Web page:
Ellis Street Graded School Historic District
The Ellis Street Graded School Historic District was listed on the National Register of Historic Places in 1999. Portions of the content on this web page were adapted from a copy of the original nomination document. [†] Adaptation copyright © 2012, The Gombach Group.
The Ellis Street Graded School Historic District exemplifies the late-nineteenth and early-twentieth century development of Salisbury with expansion of residential areas around the downtown area. With the growth of local industries and the 1896 establishment of Southern Railway's nearby Spencer Shops service facility, Salisbury prospered and the demand for new housing increased. Two typical patterns of residential development are exhibited in the district: individuals building on large, outlying lots in the late-nineteenth century and later subdividing them for speculative development, and developers acquiring large parcels of fields and woods for subdivision into grids of relatively small building lots. Queen Anne and Italianate style houses in the midst of early-twentieth century period revival houses in the east end of the district and several blocks of Craftsman Bungalows in the west end exemplify these patterns, respectively. The town's growing population also created a need for schools. At the heart of this residential area is the Ellis Street Graded School Historic District's namesake, Ellis Street Graded School, which is both Salisbury's oldest public educational facility and the town's first school, public or private, to utilize an institutional design, in this case a cruciform brick building in the Italianate style. The Ellis Street Graded School Historic District is locally significant for community development due to the patterns it represents and education for the Ellis Street Graded School's long and distinguished history. The Ellis Street Graded School Historic District is also significant for its numerous distinguished and representative examples of the Italianate, Queen Anne, and period revival styles and its concentration of Craftsman Bungalows. The area's period of significance begins in 1867 when the oldest surviving building, the David A. Atwell House I, was constructed and extends through 1948. The termination date encompasses the vast majority of the district's development and complies with the guideline that properties must normally be fifty years old to be eligible for listing in the National Register of Historic Places. With only three noncontributing primary structures, the district retains a remarkably high degree of historic integrity.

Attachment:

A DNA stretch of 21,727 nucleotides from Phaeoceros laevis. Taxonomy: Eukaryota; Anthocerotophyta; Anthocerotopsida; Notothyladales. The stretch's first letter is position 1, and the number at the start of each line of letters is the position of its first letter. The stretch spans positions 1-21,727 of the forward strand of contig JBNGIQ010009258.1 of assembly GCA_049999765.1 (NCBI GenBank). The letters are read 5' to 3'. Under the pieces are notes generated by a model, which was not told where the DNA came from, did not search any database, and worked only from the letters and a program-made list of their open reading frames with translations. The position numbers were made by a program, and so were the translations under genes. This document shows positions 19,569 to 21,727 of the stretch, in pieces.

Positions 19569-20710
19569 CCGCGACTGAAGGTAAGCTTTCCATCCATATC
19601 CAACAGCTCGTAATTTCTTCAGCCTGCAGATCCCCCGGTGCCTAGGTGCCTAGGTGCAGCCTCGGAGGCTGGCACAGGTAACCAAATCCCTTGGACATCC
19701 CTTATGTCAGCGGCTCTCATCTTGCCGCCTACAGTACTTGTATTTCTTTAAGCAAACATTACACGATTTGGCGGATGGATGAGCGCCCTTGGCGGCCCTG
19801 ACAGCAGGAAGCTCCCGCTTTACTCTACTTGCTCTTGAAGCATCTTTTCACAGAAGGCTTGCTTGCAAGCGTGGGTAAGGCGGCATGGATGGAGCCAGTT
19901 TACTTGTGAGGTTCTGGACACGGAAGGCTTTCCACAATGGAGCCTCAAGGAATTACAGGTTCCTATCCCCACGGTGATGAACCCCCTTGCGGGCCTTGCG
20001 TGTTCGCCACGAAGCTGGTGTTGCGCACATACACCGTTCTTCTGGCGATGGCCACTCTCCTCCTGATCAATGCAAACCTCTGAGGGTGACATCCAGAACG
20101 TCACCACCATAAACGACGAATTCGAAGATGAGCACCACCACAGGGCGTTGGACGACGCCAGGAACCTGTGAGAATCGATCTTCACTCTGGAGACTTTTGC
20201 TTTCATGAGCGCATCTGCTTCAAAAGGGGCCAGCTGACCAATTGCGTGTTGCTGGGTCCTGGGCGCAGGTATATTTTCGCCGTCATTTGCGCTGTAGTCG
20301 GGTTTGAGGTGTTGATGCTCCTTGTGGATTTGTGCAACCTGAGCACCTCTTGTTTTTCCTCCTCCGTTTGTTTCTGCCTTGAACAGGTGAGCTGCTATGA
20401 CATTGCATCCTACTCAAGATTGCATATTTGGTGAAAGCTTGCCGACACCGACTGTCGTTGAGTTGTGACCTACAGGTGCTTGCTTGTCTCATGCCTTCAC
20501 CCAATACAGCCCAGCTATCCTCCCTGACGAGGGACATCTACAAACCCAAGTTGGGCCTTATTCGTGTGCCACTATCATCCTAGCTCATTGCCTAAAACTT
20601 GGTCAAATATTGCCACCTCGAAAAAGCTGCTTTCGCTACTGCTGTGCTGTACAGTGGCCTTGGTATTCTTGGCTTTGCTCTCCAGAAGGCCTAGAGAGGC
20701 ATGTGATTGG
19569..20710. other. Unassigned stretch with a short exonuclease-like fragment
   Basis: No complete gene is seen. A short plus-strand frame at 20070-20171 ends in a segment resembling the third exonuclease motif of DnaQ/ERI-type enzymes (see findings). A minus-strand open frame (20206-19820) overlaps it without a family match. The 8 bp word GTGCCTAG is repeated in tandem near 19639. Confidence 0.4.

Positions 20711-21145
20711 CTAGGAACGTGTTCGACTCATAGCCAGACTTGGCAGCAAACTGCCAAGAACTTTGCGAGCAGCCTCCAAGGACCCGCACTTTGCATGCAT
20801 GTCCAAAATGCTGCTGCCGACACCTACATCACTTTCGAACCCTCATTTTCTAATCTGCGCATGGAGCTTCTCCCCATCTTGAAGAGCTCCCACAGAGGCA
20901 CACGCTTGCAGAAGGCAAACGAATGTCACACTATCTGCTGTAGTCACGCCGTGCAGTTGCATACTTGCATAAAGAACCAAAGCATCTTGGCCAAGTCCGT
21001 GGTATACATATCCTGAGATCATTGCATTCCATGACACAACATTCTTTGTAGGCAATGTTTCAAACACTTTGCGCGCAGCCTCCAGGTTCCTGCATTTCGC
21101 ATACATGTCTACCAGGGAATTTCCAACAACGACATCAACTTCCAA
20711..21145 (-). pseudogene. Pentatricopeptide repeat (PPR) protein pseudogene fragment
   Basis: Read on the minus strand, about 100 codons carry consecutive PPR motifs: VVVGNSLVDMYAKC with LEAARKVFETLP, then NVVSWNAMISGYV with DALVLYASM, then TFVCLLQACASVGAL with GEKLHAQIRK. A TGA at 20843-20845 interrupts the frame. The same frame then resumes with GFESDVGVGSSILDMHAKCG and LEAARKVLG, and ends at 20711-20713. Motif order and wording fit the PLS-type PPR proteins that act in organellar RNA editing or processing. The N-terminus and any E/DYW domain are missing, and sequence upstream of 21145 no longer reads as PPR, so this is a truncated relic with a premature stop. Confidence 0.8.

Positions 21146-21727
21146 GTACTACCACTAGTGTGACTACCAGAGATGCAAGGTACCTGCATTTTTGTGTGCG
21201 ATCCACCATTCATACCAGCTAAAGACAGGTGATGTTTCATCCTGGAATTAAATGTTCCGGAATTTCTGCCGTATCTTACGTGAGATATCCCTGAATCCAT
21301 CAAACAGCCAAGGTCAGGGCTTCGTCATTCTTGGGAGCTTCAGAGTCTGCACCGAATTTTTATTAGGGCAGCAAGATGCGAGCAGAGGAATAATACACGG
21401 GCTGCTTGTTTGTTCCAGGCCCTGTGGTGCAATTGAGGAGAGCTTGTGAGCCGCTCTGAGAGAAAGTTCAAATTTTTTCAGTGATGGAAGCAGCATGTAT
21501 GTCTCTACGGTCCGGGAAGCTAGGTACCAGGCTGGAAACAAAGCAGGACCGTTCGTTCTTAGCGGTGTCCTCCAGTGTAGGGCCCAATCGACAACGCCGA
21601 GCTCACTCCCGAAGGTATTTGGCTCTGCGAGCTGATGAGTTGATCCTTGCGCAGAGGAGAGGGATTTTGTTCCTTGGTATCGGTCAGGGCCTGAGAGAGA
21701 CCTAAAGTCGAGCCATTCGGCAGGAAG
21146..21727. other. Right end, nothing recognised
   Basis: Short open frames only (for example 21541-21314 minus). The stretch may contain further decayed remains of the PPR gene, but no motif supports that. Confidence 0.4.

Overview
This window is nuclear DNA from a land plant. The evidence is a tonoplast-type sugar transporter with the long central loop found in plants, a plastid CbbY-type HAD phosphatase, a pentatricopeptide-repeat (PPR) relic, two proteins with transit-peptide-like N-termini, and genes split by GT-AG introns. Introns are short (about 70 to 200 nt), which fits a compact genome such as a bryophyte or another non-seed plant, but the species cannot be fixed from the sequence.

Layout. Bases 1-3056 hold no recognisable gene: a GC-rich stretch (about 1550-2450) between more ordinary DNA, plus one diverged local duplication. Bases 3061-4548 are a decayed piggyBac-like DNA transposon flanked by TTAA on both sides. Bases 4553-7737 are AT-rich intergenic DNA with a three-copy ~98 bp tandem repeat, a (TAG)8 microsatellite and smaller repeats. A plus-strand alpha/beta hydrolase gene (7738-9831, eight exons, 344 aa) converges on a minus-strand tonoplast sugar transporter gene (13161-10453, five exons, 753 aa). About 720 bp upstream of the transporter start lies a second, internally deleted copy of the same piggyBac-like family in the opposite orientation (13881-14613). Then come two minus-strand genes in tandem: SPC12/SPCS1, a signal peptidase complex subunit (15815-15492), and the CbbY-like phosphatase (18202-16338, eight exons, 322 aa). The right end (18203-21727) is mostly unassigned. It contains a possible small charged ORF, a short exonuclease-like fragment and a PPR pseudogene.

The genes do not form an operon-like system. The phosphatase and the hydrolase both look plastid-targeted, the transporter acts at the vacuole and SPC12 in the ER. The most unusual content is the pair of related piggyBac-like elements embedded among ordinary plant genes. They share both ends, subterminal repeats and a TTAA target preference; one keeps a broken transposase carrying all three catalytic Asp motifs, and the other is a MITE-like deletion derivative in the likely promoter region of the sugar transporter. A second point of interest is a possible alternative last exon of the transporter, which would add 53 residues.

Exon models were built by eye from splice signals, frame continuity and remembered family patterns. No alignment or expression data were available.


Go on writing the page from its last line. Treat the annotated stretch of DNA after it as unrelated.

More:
Much of the Ellis Street Graded School Historic District represents locally significant examples of organized twentieth century residential development in the creation of uniform building lots and use of common architectural vocabularies. The development of Salisbury followed traditional patterns for a small town influenced by increased access to transportation.
Salisbury has existed as a cultural and economic center since its establishment in 1753 as the county seat and Church of England parish of St. Luke's. After the first railroad line (running from Charlotte to Danville) reached the town in January 1855, Salisbury was never far removed from larger national trends. Due in large part to its location on main railroads, Salisbury was the site of a major arsenal during the Civil War and a large prison for thousands of Union soldiers. Access to markets via the railroad spurred the development of large manufacturing companies in the late-nineteenth and early-twentieth centuries, mainly tobacco, milling, and distilleries. Local interest in modern education was manifested in the construction of a large brick building, the Ellis Street Graded School, in 1881. The Western North Carolina Railroad (WNCRR), which ran through the northern part of the Ellis Street Graded School Historic District and built the Shober Bridge, was constructed in 1857. With the establishment nearby of the Spencer Shops as the service center for Southern Railway in 1896, there was booming growth in the county, doubling the population between 1900 and 1910 to 16,000 (Brawley, 1977). The population growth and increasing educational standards resulted in a new high school facility which attached to the original school in 1904. The city's growth was significantly affected when the first streetcars began operation in 1905. The streetcar connection to Spencer and the Southern Railway Shops caused the northward growth along N. Main Street during the next decade (North Main Street Historic District, National Register 1985).
The Piedmont Railway Company (the third company to form in Salisbury) created a line in 1907 running from N. Main and W. Council streets to the southeast at the "Yadkin Valley Fair," now the Salisbury Veteran's Affairs Medical Center (Salisbury Evening Post, 1975a) Not surprisingly, the area on the west end of West Council Street began to be developed during this growth spurt of the late 1910s and early 1920s. The subdivision map of the property off A. Rankin's, an early developer in the district, even shows the electric streetcar line coming north on N. Caldwell Street and then turning east on W. Council Street. The school and a few earlier nineteenth century houses occupied by affluent merchants were soon surrounded by the new homes for various professionals, middle class workers and business owners. These new homes signaled the establishment of a prosperous middle-class neighborhood located within easy walking distance of the town center, near the city school, and located on a streetcar line.